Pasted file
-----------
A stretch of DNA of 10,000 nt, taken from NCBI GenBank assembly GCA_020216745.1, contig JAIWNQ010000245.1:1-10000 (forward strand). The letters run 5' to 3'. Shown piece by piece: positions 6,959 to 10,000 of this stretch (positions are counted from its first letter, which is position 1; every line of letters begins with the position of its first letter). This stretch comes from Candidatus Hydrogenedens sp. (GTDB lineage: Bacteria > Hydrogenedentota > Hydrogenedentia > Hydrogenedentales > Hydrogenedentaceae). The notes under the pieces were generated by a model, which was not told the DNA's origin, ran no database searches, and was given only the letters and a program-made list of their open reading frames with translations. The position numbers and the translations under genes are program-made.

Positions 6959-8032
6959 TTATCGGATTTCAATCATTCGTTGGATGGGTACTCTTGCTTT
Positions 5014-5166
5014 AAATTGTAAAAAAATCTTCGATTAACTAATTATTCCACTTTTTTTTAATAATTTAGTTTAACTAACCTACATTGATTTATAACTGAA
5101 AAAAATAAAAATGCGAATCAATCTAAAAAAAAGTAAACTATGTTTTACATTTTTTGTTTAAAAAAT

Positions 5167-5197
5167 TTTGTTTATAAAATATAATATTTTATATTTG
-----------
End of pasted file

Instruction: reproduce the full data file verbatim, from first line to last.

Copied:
A stretch of DNA of 10,000 nt, taken from NCBI GenBank assembly GCA_020216745.1, contig JAIWNQ010000245.1:1-10000 (forward strand). The letters run 5' to 3'. Shown piece by piece: positions 6,959 to 10,000 of this stretch (positions are counted from its first letter, which is position 1; every line of letters begins with the position of its first letter). This stretch comes from Candidatus Hydrogenedens sp. (GTDB lineage: Bacteria > Hydrogenedentota > Hydrogenedentia > Hydrogenedentales > Hydrogenedentaceae). The notes under the pieces were generated by a model, which was not told the DNA's origin, ran no database searches, and was given only the letters and a program-made list of their open reading frames with translations. The position numbers and the translations under genes are program-made.

Positions 6959-8032
6959 TTATCGGATTTCAATCATTCGTTGGATGGGTACTCTTGCTTT
Positions 5014-5166
5014 AAATTGTAAAAAAATCTTCGATTAACTAATTATTCCACTTTTTTTTAATAATTTAGTTTAACTAACCTACATTGATTTATAACTGAA
5101 AAAAATAAAAATGCGAATCAATCTAAAAAAAAGTAAACTATGTTTTACATTTTTTGTTTAAAAAAT

Positions 5167-5197
5167 TTTGTTTATAAAATATAATATTTTATATTTG